He sighed. “Okay…” And feeling rather silly, he took a deep breath, gave it a good run-up, jumped, and swung. Just as the sword made contact with the stone, all of a sudden the ground gave out from underneath him and for a brief moment he felt his body ragdoll and contort itself in strange ways. It was horrifying, almost more so than briefly catching a glimpse of the underside of the map. Orpheus closed his eyes, before collapsing into a heap as his feet made contact with the ground once more.


A second later he heard Lovelace laughing next to him. He felt like throwing up, or just laying down here and dying, until he noticed that it was suddenly very hot. He opened his eyes, curious, and nearly passed out again. Here they were, at the entrance to Hellfire Grotto. They had just made a journey that would’ve taken several hours by foot in seconds!


“H-how…?”

Lovelace just laughed harder. “That’s the best part,” she said, “Nobody knows!”


“What.”


“Yup! One day some chump was playing around with his buddies, hit that fence at that exact angle, and was instantly teleported here!”


“How.”


“This game, is so well programmed. Now, here comes the best part. Are you ready for the Hellfire Skip?”


“As long as it doesn’t involve glitch teleporting.”


“It doesn’t. Promise.” Lovelace grabbed the bucket, held it out in front of her, and ran towards the nearest wall. And she clipped right into it. Orpheus felt like he was slowly losing his mind. Seeing all this frankly impossible stuff right before his eyes was incredibly unnerving, and a little terrifying. His heart was about to pound out of his chest. Where had Lovelace gone? Had she teleported again? Was he supposed to follow behind her? Or had she just left him in the most dangerous part of the game as a sort of hazing ritual? He had been through one of those in college and had one of the worst panic attacks of his life.


“L-Lovelace?” he managed to stutter out after a solid minute. He nearly jumped a foot in the air as the bucket came shooting back through the wall.


“Oh! Yeah, sorry, forgot to give you the bucket back!” Her voice came crystal clear, as if she was directly in front of the wall, not invisible behind it.


“Alright, what’s this trick then?”


“Well, walls are more suggestions than anything in this game, and when you hold an object, say a bucket, the game registers that object as part of you, the player. So, when you shove a bucket against a wall, the game detects you as being stuck in the wall and gives you a nudge to get out of it. If you’re lucky, it’ll be in the wrong direction, and boom! You’re outside the map.”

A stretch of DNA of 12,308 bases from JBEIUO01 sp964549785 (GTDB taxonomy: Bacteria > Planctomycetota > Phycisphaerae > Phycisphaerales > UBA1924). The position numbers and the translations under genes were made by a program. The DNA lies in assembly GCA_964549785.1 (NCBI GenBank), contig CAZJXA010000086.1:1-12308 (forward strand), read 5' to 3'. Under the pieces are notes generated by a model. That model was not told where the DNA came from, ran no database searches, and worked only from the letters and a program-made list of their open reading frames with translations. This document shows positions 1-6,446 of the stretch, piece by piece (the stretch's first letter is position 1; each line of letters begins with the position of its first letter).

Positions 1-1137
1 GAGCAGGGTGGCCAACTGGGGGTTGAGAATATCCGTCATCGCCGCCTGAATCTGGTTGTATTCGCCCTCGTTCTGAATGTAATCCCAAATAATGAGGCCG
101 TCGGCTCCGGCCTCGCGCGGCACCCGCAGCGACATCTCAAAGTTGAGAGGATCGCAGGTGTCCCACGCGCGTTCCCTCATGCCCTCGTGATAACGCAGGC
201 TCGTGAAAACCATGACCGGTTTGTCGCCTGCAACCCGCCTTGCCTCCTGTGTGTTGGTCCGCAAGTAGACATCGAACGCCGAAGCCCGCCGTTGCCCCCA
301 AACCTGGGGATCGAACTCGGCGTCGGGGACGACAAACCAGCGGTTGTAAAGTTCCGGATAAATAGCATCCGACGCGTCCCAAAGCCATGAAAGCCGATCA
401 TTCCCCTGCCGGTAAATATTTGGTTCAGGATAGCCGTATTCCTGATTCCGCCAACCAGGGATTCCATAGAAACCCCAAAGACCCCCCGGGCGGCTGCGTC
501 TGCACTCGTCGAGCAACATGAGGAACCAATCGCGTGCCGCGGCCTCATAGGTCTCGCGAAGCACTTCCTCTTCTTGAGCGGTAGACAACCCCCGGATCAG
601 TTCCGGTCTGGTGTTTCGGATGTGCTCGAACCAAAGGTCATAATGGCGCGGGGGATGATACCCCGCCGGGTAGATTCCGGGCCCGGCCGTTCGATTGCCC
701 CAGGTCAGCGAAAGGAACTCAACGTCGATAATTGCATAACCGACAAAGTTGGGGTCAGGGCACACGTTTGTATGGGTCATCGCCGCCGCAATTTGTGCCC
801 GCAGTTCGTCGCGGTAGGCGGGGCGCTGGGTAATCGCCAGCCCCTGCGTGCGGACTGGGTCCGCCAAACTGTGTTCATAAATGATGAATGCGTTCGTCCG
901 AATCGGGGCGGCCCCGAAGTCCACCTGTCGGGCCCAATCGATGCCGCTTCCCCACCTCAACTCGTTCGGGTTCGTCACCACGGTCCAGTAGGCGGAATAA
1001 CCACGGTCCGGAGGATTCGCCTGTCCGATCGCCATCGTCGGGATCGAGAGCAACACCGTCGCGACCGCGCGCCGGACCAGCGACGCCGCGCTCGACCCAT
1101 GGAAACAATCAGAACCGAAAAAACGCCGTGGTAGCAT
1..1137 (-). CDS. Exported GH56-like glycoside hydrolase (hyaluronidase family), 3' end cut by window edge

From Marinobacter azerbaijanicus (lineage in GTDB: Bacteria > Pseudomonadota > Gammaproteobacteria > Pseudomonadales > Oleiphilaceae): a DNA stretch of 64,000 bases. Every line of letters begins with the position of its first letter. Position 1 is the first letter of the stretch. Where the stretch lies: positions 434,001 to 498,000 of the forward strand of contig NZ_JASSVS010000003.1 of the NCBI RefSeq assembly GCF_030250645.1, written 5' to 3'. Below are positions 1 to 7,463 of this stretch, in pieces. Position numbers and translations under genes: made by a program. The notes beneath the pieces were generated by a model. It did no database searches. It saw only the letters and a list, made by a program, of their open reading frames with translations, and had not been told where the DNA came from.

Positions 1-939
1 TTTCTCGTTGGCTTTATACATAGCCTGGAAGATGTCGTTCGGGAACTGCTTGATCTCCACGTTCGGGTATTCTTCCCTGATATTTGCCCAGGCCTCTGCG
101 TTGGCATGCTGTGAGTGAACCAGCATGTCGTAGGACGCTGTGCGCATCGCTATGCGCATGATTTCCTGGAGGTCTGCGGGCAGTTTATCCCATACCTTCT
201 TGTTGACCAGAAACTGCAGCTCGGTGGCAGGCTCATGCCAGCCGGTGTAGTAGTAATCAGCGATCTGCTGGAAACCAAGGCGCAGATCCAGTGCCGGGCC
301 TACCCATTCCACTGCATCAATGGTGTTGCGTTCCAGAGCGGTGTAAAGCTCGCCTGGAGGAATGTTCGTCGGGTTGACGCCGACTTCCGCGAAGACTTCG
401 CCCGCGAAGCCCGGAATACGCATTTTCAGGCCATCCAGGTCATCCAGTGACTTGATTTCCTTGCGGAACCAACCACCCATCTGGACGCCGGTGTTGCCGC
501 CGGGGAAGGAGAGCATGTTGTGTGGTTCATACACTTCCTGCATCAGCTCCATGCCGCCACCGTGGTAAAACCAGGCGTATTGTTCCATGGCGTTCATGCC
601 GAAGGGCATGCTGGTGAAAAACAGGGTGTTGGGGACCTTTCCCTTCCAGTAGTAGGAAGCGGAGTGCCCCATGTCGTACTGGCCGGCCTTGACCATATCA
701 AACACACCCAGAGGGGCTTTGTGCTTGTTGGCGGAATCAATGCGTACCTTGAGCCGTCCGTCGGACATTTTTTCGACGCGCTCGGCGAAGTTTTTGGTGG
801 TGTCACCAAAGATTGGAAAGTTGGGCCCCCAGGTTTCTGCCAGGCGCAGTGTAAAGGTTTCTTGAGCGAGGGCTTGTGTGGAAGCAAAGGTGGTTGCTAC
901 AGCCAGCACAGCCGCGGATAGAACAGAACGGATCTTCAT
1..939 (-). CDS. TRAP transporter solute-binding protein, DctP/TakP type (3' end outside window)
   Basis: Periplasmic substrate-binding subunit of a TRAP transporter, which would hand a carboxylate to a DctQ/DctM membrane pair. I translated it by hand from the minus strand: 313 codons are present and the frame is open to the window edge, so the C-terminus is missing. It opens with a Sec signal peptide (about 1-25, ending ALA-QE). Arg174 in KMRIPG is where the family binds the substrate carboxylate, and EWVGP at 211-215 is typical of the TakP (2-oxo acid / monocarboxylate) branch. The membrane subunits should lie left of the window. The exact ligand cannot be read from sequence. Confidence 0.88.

“But if I’m outside the map won’t I just fall?” he asked. “There’s nothing out there!”


“Just keep your hand on the wall. You’ll see.”


“I don’t know about this, what if I fuck it up?”


“Then just quit out of the game and try again. This isn’t real life Orpheus, nothing can actually happen to you. Don’t worry about it.”


He shook his head slightly. This was all insane. But he was in the thick of it now, might as well see the thing through. Orpheus grabbed the bucket, nearly receiving a splinter for his troubles. Why did they have to make everything so damn realistic? Not giving himself enough time to think about it, he shoved the bucket out in front of him and ran for the wall, which stopped him for half a second, before the game shrugged and pushed him through, slow enough that he could luckily grab onto the wall, where his hand simply stuck.


“Up here!” Lovelace called from somewhere above him, probably on top of the ceiling. Orpheus tried to keep the panic down from hanging by his hand above a bottomless green void. He placed another hand on the wall, which also simply stuck to the surface, and then a foot, and slowly climbed his way up the twenty-seven feet to the top of the room.